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Posts tagged ‘Video’

Startups We Love: Video Rascal

Video Rascal enables non-technical users to create professional videos for their website for less than $100, not thousands that a typical agency charges. The system is simple. The user chooses a template, uploads a script, then selects audio options and the HD-quality video is now ready for use on a website and social channels.

Lucky Orange: Real Time Visitor Tracking

Lucky Orange provides real time analytics for exactly how your visitors are using your website. The service doesn’t replace your existing web tracking analytics. Instead, Lucky Orange offers better insight into how your users use your website.

Once you embed the Javascript code, press CTRL + SHIFT + 1 on your keyboard to launch the tool and begin the setup process. Your dashboard gives a live count of the number of people browsing your pages. The global map pinpoints their location, while lists show popular pages, entry keywords and referral sources.

Lucky Orange is broken into tabs. The Visitors tab gives the basic details like how the user found your site and their current page. But you also have the surprising “Spy On” option, which records how your users move about your site. These sessions can be saved and archived for later viewings. The Recordings tab houses the videos. Use them to assess your site’s usability.

We saw real business value through their third feature; one-to-one chat support. For any visitor, you have the option to spring open a chat window and speak to them live. Sales teams will jump at this capability, giving them the instant opportunity to qualify leads the moment people express interest.

We were amazed to see Lucky Orange’s price point. They have one plan, and it’s offered at $7 per month. For that cost, any small business owner can afford the service. If the low price isn’t enough to get you to sign-up, then both the live demo and free trial can change your mind.

iSwifter: The iPad Flash App That Could

Apple’s and Adobe’s relationship represents a strained friendship between best friends whose values have changed. It wasn’t long ago when former Adobe CEO Bruce Chizen was a staple in Jobs’ keynote presentations. But Apple’s strongly worded open letter regarding the role of Flash and the technology’s flaws publicized their rivalry.

The iPhone has never carried Adobe Flash out of the box. In fact, Apple has begun releasing new models from their computer product line without Flash at all. It seems the only hope for iPhone users looking to use Flash apps is to jailbreak their phones. Now iSwifter provides another option, and it has already been approved in the iTunes App Store.

Instead of compiling Flash apps to work on iOS (as many have tried), iSwifter uses servers set up as a cloud to run abstraction software. Therefore, when you’re playing a Flash app on your iPad, you’re iPad is serving as more of a terminal by transmitting input and receiving feedback.

It’s not a plugin, so you still won’t be able to view Flash content in Safari. It’s not a web browser either. It’s a gaming portal that houses Flash games. The app is free to use for the first 2,000 games played.

iSwifter is far from perfect. People demoing the iPad app realize it’s slow and laggy; two things you’d expect from an app that’s abstracting in real time, and also the two things that may be enough to render the app unusable. Like many of the apps featured on Mini Sprout, don’t consider it a final draft. Beta releases aren’t for the faint at heart.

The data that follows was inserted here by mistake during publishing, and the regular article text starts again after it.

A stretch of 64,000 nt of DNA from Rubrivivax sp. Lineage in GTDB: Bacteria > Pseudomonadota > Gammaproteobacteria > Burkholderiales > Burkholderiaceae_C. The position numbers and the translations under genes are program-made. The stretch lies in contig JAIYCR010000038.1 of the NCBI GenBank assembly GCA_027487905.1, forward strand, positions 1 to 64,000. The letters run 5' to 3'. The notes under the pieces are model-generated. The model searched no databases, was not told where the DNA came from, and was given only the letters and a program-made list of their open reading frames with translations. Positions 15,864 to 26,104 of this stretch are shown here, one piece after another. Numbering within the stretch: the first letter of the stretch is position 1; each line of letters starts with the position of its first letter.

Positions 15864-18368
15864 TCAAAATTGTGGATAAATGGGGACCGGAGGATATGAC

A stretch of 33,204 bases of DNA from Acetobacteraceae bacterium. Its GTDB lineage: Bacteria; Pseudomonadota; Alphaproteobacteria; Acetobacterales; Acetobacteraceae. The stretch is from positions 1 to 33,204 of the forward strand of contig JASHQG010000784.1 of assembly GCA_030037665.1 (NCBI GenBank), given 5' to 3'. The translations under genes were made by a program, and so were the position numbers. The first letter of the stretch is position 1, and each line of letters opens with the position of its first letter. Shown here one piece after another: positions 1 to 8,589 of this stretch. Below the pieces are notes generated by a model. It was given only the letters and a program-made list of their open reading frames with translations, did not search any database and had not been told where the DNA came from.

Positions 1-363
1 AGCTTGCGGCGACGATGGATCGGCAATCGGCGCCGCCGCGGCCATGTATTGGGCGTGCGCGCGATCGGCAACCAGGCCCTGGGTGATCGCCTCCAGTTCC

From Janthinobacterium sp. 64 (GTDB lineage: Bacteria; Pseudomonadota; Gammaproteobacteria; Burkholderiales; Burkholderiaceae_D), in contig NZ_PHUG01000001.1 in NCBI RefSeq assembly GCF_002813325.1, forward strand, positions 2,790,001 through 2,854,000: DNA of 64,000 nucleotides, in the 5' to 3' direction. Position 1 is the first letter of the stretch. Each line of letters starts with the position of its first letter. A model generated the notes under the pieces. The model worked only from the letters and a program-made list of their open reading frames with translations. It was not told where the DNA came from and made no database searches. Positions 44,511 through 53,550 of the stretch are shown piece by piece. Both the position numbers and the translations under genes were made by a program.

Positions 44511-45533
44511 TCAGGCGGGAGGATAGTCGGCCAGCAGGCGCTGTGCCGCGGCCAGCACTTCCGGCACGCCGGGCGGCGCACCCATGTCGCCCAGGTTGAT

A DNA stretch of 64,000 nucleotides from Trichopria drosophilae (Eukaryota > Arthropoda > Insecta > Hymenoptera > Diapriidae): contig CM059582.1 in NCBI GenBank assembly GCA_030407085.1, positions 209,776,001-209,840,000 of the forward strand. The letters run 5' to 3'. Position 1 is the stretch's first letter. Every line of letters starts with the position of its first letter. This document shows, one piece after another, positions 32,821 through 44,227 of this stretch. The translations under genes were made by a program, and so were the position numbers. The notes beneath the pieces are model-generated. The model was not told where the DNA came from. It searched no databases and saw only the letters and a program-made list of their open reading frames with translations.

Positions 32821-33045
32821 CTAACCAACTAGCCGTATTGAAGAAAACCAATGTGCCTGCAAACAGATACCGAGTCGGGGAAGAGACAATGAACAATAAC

iSwifter represents a fairly significant step for Apple to begin opening their walled garden. In the last few months, app approvals have become noticeably less strict as Apple faced heightened scrutiny from developers who were threatening to abandon the platform for Android. The app represents an opportunity for developers to get their creations on another very large platform with minimal obstacles. What’s still left to be seen is whether iSwifter is a step in the right direction.

Jottle: Chatroulette With a Filter

Let’s be honest. Chatroulette started a revolution when it launched. In some part, it was sparked by the idea of connecting people anonymously by webcam. But, we mostly know of Chatroulette because there is a 90% chance you will see something besides someone’s face. It’s difficult to name another popular service whose rules include only the words, “16+, stay fully clothed”. Oh, technology.

Jottle is a free service identical to Chatroulette, except it can actually prevent people from seeing anything but another person’s face. The site even goes so far as to say, “Chat face-to-face without the junk”. Clever pun.

Here’s how it works. As soon as you launch Jottle, their highly advanced software will begin checking to make sure someone’s face is present on the screen. Once it detects your face (and only your face) is present on screen, it will connect you with another user. If it detects anything else, your connection will be terminated.

Are you following this concept? Face recognition software. Worldwide video feeds. Terabytes of data transfers. You would imagine this technology would be used in a covert reconnaissance operation. Instead, it’s being used to keep the kids from seeing things they shouldn’t.

Both users have the option to click a Trust button, which will turn off the filter when mutually enabled. Realistically, the service is Chatroulette with red tape at the beginning.

We have a bit of difficultly seeing how Chatroulette fits into the web’s memes. There isn’t much of a business model, after all. But if Chatroulette can find a target across the web, then Jottle is certainly welcome as a safer, more savvy, alternative.